Digging data

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Candace Stuart, Editor

Remember to read the fine print, or in the case of some studies, the appendices.

Thomas C. Tsai, MD, of the Harvard School of Public Health in Boston, and colleagues published a paper this week in the New England Journal of Medicine that found the median risk-adjusted composite 30-day readmission rate for six surgical procedures was 13.1 percent. The study explored the relationship between readmission rates and surgical care. As part of the research, the Tsai team looked at three quality measures: the Hospital Quality Alliance surgical care score, volume and mortality.  

The researchers chose the six procedures—CABG, pulmonary lobectomy, endovascular repair of abdominal aortic aneurysm (EVAR), open repair of abdominal aortic aneurysm (AAA), colectomy and hip replacement—because they were common and costly. They pointed out that CABG and AAA are on the docket for Medicare penalties under the Readmissions Reduction Program by 2015. “[A]n understanding of patterns of readmission after these procedures will provide specific insight into the implications of federal policy efforts,” they wrote.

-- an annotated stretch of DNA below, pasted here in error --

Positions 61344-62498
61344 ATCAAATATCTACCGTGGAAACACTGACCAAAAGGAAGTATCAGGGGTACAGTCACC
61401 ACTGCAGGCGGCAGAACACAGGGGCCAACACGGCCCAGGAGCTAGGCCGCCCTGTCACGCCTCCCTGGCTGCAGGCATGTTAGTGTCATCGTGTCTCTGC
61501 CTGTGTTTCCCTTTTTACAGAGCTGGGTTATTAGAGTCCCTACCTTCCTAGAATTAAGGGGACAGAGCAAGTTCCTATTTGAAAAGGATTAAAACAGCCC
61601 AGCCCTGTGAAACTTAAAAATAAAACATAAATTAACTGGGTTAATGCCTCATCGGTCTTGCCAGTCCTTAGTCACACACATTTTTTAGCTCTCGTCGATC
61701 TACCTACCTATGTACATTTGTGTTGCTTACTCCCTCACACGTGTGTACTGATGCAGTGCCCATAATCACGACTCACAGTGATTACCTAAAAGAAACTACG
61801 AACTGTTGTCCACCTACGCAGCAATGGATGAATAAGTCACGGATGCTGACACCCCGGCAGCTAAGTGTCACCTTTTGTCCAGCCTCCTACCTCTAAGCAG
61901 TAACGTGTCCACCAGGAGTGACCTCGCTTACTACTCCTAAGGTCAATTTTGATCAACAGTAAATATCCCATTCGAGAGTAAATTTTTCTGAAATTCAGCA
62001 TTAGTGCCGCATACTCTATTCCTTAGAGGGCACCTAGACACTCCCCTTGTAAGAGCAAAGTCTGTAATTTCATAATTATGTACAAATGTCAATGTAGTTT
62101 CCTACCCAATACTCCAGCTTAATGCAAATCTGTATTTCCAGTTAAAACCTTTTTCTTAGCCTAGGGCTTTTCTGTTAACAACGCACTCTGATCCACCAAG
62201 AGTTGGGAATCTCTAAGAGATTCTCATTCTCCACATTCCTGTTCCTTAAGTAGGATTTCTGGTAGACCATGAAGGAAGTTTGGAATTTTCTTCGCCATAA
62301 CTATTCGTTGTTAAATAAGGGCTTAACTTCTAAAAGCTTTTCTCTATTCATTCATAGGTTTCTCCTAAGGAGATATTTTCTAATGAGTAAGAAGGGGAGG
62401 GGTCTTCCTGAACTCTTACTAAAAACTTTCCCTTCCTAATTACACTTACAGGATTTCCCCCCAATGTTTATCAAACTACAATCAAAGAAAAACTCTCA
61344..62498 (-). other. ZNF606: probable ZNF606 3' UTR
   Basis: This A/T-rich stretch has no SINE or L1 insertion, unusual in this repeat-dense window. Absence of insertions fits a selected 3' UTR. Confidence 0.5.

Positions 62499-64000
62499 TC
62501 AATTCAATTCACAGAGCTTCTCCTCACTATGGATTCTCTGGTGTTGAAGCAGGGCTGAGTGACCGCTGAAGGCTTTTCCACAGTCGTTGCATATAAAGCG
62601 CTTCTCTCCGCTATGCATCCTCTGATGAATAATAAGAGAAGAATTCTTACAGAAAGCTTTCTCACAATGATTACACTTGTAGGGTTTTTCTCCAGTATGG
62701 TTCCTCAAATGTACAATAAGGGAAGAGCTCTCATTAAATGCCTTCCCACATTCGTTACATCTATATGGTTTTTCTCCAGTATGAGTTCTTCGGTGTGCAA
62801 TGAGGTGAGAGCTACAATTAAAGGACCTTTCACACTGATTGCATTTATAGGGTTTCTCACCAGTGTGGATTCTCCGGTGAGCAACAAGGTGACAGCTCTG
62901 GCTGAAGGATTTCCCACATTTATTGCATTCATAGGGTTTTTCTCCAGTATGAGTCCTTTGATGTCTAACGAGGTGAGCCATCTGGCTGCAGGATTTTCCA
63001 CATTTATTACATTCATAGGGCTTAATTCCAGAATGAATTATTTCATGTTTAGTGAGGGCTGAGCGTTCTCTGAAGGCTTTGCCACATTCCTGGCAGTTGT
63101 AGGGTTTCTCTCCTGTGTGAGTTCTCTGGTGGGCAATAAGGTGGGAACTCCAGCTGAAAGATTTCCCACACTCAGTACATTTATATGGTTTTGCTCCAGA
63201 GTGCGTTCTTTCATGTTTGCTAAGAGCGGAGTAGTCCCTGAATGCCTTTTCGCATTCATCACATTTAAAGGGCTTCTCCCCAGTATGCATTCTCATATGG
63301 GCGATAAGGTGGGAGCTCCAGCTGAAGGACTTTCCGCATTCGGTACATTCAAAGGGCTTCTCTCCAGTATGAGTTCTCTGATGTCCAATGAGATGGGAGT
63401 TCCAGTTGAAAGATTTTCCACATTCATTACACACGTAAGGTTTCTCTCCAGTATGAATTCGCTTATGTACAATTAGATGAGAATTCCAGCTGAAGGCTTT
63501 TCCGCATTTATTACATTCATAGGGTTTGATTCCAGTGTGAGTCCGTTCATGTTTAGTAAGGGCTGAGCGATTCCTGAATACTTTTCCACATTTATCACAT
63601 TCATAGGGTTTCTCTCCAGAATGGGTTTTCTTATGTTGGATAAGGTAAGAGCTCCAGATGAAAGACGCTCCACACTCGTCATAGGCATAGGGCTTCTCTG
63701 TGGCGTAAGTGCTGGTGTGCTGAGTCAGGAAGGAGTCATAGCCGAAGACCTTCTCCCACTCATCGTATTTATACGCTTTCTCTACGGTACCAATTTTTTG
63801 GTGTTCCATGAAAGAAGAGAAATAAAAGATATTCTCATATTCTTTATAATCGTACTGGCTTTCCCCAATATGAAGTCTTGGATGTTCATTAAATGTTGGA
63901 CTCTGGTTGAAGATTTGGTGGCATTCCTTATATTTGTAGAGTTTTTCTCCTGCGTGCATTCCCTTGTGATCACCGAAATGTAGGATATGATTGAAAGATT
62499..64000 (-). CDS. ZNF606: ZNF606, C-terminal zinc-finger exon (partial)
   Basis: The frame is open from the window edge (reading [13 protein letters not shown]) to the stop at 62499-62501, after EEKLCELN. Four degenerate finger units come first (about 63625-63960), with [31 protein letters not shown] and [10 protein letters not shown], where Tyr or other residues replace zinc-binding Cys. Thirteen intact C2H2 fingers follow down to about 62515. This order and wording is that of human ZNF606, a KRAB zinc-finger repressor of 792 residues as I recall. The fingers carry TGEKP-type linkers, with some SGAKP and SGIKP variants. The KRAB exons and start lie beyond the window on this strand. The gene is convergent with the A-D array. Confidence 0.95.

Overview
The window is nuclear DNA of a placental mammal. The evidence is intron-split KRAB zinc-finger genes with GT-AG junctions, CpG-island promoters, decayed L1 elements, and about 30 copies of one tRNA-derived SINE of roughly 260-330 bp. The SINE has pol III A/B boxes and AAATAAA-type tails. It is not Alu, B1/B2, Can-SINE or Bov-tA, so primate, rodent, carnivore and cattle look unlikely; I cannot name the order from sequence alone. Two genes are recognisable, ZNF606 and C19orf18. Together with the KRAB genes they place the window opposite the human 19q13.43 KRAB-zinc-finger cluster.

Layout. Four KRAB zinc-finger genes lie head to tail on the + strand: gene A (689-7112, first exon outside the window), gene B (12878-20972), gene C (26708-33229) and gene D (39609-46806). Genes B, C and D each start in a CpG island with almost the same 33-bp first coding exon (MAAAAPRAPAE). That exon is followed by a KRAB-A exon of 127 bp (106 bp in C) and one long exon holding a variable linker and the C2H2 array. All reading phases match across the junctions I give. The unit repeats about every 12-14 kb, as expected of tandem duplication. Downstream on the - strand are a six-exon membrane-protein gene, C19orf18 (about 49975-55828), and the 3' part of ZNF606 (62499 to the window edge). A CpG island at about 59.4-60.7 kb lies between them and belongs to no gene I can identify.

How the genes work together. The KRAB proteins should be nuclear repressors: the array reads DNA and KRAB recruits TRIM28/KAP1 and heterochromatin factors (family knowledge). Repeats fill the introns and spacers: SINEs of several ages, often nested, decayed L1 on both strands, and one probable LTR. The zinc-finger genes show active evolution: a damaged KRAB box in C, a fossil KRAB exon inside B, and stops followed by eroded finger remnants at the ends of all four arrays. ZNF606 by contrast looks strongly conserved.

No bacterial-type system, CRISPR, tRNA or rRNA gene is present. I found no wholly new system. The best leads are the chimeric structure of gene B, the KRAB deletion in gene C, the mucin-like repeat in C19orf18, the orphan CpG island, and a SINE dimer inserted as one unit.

The composite data may provide some guidance for cardiovascular specialists and hospitals performing CABG, AAA and EVAR, but results from each individual procedure likely will be of more interest. Those results appeared in appendices.

Of the three procedures, only EVAR placed below the composite rate. The unadjusted rate for CABG was 17.4 percent; AAA 13.4 percent and EVAR 11 percent.

A table that listed procedure-specific risk-adjusted 30-day readmission rates is a gold mine, especially the data on volume and mortality that stratified rates by quartile. Under CABG, for instance, the highest volume quartile had the lowest readmission rate, at 19.2 percent vs. 17.2 percent for the lowest quartile.

The researchers wrote that evidence of a relationship between readmission rates and surgical quality measures “should offer some reassurance to policymakers who wish to use surgical-readmission rates to grade and pay hospitals.” Their work also highlights for physicians and hospitals the window of opportunity to identify where quality efforts may be lacking and improve them before penalties come into play.   

Candace Stuart
Cardiovascular Business, editor

cstuart@cardiovascularbusiness.com